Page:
Under those circumstances either or both of the reasons I have given, I am satisfied that in this limited context of the acquisition of this property as part of a settlement of a lawsuit, all costs of which [are] to be borne by a taxpayer individually and not the City or the public, is not violative of the ordinance -- of the statute, and, therefore, I uphold the validity of this ordinance and grant summary judgment to the defendants.
On appeal, plaintiffs now seek a reversal of the summary judgment and the entry of judgment in their favor, contending that Atlantic City Ordinance No. 61 violates the Local Budget Law and that the open-ended exception created by the trial court is unauthorized by the Local Budget Law. We disagree and affirm.
We are satisfied from our review of the record and the arguments presented that the trial court properly concluded that Ordinance No. 61 did not violate the Local Budget Law. Moreover, we are convinced that summary judgment was properly granted in favor of defendants whether the matter is viewed traditionally under Judson v. Peoples Bank & Trust Co., 17 N.J. 67, 110 A.2d 24 (1954), or under the standard more recently announced in Brill v. Guardian Life Insurance Co. of America., 142 N.J. 520, 666 A.2d 146 (1995), and that all issues of law raised are clearly without merit. R. 2:11-3(e)(1)(E). Accordingly, the summary judgment under review is affirmed substantially for the reasons expressed by Judge Weinstein in his thoughtful oral opinion of November 17, 1994.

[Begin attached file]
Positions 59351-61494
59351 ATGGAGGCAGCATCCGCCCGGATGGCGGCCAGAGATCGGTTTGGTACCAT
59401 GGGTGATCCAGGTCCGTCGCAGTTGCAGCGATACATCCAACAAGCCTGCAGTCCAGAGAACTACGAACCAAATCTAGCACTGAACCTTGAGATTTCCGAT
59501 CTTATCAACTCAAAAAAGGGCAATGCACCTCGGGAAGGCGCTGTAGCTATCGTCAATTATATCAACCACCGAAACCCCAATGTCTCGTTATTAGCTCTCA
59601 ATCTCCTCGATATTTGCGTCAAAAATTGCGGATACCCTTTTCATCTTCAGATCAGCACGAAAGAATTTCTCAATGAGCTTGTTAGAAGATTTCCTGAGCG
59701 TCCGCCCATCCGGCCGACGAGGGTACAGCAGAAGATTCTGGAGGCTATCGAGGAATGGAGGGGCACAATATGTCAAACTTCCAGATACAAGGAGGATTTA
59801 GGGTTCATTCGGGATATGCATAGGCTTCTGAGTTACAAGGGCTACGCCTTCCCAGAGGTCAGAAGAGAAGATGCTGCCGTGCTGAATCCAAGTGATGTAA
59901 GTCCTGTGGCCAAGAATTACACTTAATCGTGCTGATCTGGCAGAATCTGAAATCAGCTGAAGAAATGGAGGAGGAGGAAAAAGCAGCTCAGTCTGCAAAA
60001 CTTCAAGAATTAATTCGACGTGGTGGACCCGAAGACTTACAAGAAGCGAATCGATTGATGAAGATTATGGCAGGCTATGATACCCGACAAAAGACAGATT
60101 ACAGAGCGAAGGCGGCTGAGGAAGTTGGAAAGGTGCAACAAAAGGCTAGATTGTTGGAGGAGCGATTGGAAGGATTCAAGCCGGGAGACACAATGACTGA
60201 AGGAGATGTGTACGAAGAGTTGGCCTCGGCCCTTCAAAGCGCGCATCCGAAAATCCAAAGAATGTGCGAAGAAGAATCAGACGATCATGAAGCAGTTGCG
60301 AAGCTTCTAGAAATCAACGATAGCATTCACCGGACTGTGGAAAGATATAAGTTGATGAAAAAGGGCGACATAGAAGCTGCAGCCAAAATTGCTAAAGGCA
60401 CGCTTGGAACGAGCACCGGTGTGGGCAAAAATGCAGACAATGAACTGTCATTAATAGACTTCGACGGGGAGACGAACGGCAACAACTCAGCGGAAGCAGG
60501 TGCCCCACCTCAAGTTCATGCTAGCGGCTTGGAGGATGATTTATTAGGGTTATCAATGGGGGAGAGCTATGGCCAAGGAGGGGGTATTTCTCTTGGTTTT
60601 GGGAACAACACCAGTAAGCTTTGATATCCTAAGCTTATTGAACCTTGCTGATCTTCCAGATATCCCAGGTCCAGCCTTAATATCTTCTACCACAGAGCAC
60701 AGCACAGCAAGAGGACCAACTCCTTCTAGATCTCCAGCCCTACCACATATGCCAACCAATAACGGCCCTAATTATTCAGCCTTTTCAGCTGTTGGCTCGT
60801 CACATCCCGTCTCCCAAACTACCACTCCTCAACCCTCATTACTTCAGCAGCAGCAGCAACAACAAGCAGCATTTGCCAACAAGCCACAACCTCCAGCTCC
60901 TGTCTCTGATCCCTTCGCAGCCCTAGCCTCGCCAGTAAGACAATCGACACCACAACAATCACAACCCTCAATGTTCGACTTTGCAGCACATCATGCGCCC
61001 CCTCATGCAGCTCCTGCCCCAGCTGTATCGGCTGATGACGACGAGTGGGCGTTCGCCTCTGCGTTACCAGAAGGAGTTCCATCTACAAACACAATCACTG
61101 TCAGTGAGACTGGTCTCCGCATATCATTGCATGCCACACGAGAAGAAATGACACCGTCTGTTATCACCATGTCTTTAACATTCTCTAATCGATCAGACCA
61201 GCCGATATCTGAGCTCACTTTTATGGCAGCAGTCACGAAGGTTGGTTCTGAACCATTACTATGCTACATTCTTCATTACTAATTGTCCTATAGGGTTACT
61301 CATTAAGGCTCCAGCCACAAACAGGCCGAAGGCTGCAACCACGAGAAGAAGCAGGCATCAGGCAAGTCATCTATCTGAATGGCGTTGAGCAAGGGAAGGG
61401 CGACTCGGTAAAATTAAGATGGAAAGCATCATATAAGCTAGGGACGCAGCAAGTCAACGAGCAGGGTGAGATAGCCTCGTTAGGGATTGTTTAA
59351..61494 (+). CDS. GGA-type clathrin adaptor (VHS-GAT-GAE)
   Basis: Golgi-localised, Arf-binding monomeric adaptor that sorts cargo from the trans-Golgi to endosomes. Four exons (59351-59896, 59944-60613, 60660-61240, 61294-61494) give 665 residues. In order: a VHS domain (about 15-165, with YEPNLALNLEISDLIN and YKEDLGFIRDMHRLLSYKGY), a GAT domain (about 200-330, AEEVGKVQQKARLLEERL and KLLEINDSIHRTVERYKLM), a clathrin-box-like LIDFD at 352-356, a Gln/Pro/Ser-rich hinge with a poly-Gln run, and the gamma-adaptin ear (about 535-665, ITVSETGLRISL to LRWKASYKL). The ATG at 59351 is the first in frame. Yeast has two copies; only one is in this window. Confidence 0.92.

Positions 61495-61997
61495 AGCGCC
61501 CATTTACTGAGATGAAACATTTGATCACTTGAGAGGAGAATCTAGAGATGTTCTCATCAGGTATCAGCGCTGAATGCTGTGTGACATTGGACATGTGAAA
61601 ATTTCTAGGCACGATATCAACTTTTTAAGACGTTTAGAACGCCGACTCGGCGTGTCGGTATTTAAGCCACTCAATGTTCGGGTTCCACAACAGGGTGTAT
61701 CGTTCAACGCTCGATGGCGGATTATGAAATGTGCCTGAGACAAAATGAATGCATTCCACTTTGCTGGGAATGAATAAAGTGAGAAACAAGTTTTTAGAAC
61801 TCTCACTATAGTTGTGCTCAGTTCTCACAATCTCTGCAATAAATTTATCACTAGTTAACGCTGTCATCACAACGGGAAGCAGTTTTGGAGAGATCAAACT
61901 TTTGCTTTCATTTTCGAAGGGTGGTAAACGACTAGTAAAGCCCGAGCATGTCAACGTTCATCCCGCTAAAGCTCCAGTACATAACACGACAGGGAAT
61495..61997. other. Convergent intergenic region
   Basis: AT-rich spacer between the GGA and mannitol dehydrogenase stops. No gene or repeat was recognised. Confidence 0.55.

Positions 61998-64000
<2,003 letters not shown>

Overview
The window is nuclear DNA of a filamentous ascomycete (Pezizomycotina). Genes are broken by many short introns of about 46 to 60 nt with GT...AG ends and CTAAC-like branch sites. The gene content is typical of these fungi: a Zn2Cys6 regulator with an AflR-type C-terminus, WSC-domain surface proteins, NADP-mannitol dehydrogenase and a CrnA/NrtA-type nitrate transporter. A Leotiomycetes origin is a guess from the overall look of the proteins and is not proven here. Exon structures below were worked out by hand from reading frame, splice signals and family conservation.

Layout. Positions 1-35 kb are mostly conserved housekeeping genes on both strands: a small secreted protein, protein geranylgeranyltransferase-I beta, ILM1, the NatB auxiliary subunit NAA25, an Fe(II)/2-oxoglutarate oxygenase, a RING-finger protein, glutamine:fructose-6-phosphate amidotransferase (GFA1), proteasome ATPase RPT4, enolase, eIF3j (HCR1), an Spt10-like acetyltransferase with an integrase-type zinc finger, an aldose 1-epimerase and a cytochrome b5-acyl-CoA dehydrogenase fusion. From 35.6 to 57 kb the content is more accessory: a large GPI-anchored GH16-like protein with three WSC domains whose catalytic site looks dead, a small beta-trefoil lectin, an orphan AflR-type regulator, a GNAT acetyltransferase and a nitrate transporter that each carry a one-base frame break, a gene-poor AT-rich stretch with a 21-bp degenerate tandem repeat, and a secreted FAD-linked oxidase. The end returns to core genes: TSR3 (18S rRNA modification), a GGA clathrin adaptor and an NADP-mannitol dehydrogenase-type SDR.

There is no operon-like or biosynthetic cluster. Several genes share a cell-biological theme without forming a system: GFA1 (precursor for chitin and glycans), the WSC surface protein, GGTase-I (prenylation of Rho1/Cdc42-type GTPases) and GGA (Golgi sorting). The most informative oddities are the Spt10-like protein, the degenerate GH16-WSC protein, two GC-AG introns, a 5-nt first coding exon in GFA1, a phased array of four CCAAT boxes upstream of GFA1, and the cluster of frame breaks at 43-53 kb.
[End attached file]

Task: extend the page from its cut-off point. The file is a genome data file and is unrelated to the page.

We write further simply to emphasize that Ordinance No. 61 does not violate the Local Budget Law because Atlantic City was not obligated to expend any of its funds or incur any liability in connection with the acquisition of the strip. The Local Budget Law, which is codified at N.J.S.A. 40A:4-2 to -88, in pertinent part, provides:
No officer, board, body or commission shall, during any fiscal year, expend any money (except to pay notes, bonds or interest thereon), incur any liability, or enter into any contract which by its terms involves the expenditure of money for any purpose for which no appropriation is provided, or in excess of the amount appropriated for such purpose.
Any contract made in violation hereof shall be null and void, and no moneys shall be paid thereon. [N.J.S.A. 40A:4-57.]
In construing and interpreting statutes, including the Local Budget Law, our courts have consistently favored an approach which focuses upon the purpose of the statute rather than one which interprets it literally through strict adherence to its wording. Thus, in Jersey City Chapter of Property Owner's Protective Ass'n v. City Council, 55 N.J. 86, 100, 259 A.2d 698 (1969), the Supreme Court emphasized that:
When all is said and done, the matter of statutory construction . . . will not justly turn on literalisms, technisms or the so called formal rules of interpretation; it will justly turn on the breadth of the objectives of the legislation and the commonsence of the situation.